Step 1: decide what message you want the listener to take away.
Step 2: employ an ending to the story or analogy that verifies the takeaway.
Step 3: move the story in the right direction by giving it life. Discuss the people involved, the location where things take place and when the story takes place.
Step 4: put some meat on the story’s bone by adding rich context.
Step 5: introduce the goal you seek and the obstacles confronting you.
Step 6: describe the decision that allowed someone to overcome the obstacles.
Step 7: Now we finish the story and invoke our takeaway.
Hear Don share these seven steps but more importantly, see how he puts them into practice and builds his Airline Pilot Analogy, following exactly these steps.
(If you want to skip the 7 steps explanation and see how Don uses them to build his story, go directly to 1:20 min.)
This is how you can build a great story of your own and communicate an incredibly effective message.
Some more stories and analogies to use with clients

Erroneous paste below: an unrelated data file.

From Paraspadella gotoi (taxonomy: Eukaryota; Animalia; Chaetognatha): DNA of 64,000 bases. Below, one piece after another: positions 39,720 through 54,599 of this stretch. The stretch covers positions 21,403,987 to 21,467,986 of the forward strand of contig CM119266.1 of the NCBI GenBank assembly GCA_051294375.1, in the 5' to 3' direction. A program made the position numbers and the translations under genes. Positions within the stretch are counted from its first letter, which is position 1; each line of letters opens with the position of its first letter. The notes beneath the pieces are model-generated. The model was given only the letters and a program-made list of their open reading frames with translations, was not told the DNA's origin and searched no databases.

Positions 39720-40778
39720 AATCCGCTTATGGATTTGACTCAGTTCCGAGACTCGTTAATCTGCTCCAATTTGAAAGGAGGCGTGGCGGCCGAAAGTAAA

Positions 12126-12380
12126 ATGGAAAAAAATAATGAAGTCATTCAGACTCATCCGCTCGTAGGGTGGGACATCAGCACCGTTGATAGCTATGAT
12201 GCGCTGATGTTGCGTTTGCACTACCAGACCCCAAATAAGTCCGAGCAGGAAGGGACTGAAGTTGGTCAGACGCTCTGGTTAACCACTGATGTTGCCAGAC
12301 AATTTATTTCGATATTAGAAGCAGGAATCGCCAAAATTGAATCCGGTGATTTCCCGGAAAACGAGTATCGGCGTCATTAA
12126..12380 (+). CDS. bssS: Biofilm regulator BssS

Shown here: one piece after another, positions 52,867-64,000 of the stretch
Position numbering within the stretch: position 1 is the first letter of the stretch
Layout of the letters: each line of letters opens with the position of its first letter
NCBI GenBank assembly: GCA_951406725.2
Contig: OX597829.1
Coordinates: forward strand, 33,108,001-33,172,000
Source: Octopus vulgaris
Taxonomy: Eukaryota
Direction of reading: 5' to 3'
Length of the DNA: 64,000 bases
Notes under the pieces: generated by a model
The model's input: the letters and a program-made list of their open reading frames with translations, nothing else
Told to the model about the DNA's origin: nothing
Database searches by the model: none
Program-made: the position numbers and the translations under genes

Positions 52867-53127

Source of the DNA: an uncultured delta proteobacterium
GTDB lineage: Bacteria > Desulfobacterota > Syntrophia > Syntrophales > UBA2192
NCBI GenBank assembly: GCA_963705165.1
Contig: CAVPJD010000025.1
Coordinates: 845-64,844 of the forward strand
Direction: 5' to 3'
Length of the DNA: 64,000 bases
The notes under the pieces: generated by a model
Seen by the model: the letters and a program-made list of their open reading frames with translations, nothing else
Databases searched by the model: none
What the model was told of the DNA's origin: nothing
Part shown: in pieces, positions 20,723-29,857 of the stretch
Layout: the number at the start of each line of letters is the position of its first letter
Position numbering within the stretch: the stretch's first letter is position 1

Before I leave you, I’d like to share some of Don’s most popular stories – use them or pick them apart to find why they are so successful. Use your findings to construct your own stories and analogies with the super power to influence and persuade high net worth clients not only to work with you, but to stick to the plan for the long run.
- Do not replace your good furniture analogy
A lot of times clients will see something that they don’t own, and they think they ought to own. They want to sell what they do own to go chase what they shouldn’t own, but they think they should own. You’ve been through this scenario a million times. Here’s an analogy you can use with your clients in such cases.
- 3 analogies on long-term investing
Investing is a long-term business. You know that, clients know that – and yet, many of them are hesitant, especially in the beginning. Use these three analogies to convince them to commit to the long-term nature of investing right from the start.
- The 12 inch ruler analogy
This is my favorite analogy to use with clients who have a tendency to check the daily newspaper to see how their investments are doing. Watch the video on YouTube.
And finally, tell a vision story to get prospects on board with investing.
The only way people can understand is through experience, having the benefit of hindsight. But new clients don’t have the luxury of experience. They don’t know the benefits of long-term investing. So it’s up to you as their advisor to get them to understand, and the best way to do this is to tell them stories.
Markets change frequently but the reasons your clients invest don’t. Always remember their goals and make these goals real and achievable to keep clients focused on the long run. Investing is simply a route to getting to where they want to be.